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Burglar Alarm for Car Stereos

2016-02-19 12:14  
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Burglar Alarm for Car Stereos circuit 300x150

We have another interesting application of 555. This is used as a burglar alarm for car stereos. Thieves have, some how, the knack of removing the car stereos even though all the car doors are closed and locked. If we forget to close any window, these people will have a field day. This circuit can easily be adopted as a domestic burglar alarm. The original astable oscillator of 1.8 KHz is still used but with some small tricks. As this alarm should alert passers by even on a busy road, more volume is developed by a Darlington pair. You may use this in the house as a burglar alarm or in the garden.

The circuit is shown in Schematic 12. Car stereos are normally kept in metal shell, which is clamped into the housing meant for auto stereo decks in the car. Body of the car stereo is normally connected to the ground that is the negative side of the battery in the present day cars. Shell is also connected to the car in some models by a separate wire coming from the wiring harness or the terminal block of the stereo connections. That suits us well. The alarm is placed at a convenient place and power is taken from the battery before the ignition switch so that this alarm is always powered. Now the reset terminal is pulled up by R3 (10k resistance), but it is also connected to the ground from the shell of the stereo deck so that the connection is made only when the stereo is inside. Hence it is effectively at the ground potential as long as the stereo is inside the shell. If any body removes the deck from the shell, reset pin looses ground connection and goes high. Alarm sounds.

To give a very loud volume, a Darlington pair is used now comprising of Ql, Q2. Darlington pair is a cascade of two transistors where the gain of individual transistors is typically multiplied. Collector load is shared by both transistors. It works as if single transistor of a very high gain is used.

You may use this circuit for protection of home.Use a very thin enamel wire (LI) of; say 36 gauge wire is connected between the reset pin and ground. This can be a long wire running invisibly across the door, window or across any other places you want to protect. You can even wire at around a fruit bearing tree in the garden. As the reset pin is shorted to the ground with this wire, oscillator will not start. If the wire is broken, reset is pulled up and the alarm starts.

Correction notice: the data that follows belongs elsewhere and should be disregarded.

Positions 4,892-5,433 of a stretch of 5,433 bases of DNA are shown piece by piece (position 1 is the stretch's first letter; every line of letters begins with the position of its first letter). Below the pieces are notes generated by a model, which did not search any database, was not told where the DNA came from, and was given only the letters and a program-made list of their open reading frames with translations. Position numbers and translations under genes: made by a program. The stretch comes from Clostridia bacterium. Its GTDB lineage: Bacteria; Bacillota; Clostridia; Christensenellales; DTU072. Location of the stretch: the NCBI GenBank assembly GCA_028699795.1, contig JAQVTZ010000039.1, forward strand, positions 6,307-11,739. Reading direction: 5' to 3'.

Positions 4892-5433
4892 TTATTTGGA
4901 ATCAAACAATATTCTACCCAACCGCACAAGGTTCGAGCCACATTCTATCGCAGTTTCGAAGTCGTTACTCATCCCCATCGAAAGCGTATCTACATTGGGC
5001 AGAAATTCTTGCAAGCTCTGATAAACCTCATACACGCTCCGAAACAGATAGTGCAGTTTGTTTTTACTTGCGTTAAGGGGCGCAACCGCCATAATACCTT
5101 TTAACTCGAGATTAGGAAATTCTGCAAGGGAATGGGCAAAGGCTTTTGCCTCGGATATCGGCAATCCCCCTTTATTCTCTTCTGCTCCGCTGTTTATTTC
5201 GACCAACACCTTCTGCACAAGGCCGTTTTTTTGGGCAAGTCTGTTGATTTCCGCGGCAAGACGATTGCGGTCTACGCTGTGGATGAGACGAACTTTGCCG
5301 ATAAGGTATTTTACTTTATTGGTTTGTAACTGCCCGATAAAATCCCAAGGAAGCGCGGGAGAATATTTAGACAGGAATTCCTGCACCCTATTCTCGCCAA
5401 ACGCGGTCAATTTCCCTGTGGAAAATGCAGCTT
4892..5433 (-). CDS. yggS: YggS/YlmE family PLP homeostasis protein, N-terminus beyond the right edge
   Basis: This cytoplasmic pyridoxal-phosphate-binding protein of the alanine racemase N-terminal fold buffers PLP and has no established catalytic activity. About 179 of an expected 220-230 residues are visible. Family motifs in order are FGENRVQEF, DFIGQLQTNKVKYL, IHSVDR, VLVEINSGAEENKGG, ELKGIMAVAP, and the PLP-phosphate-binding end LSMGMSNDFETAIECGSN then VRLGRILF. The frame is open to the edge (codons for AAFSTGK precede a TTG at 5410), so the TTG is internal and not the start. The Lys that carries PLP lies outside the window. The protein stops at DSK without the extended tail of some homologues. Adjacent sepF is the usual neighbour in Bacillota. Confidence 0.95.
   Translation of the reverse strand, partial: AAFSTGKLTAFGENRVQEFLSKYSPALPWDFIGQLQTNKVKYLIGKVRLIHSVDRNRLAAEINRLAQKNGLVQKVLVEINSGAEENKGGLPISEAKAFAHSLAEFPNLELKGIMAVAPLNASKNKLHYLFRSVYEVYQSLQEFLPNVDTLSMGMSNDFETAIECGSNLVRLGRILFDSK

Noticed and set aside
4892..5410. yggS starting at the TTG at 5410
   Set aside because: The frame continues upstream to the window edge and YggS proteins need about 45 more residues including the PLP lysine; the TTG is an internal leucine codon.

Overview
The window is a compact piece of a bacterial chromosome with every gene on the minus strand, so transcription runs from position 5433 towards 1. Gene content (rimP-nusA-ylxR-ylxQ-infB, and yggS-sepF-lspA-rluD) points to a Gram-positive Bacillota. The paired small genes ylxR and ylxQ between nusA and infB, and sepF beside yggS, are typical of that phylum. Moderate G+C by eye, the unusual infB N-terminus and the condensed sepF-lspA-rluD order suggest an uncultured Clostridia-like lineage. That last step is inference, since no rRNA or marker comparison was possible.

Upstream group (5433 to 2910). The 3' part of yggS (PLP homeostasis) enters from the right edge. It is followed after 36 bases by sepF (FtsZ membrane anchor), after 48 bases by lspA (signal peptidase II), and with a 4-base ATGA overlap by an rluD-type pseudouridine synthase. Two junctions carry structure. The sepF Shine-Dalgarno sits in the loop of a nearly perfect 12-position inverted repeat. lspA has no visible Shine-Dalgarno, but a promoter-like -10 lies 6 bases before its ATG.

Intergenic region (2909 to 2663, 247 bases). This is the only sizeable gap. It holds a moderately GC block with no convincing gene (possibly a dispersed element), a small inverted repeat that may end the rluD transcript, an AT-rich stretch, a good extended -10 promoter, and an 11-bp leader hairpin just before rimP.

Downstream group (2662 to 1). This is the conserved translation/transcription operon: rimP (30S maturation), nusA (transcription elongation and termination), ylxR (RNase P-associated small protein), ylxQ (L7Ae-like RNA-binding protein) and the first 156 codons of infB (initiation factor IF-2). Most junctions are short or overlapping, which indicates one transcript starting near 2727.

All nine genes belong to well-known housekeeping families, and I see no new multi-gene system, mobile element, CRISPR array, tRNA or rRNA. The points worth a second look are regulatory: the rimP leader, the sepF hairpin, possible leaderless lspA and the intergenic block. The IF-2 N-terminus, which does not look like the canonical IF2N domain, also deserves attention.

The alarm in a suitable box is placed outside the stereo at a convenient place. Please see if the shell is already connected to ground or if it is making the ground contact from the casing of the stereo. The trick is to keep the reset pin at ground level during normal operation. If the contact is broken, alarm sounds. If the stereo casing is connected to ground, take the ground contact of reset pin from the shell or vice versa. If they are totally housed in plastics, use a very thin enamel wire and connect the shell and the casing. Connect one end to reset pin. Negative or ground connection is common with the automobile ground. Now if the stereo is removed from its position, ground contact of the reset pin is broken. It goes high and alarm sounds.If you are using this around the house, use a length of thin enamel wire. Fix it around the area as required. Scrap the enamel and solder the ends at Pin 4 and ground. Handle this wire carefully as it is likely to break while working. Construction is same as the 1.8K astable oscillator. Reset Pin (4) is pulled up with a 10K resistor.
This project may have to be left on for considerable lengths of time. Hence it will be useful to use CMOS version of 555, i.e., 7555 for this project as its standby current consumption is very low. The Darlington pair amplifies the output any way. CMOS version can work at higher voltages.Power is taken from the car itself. It should be taken before the ignition switch, directly from the battery as the circuit needs to be powered always.

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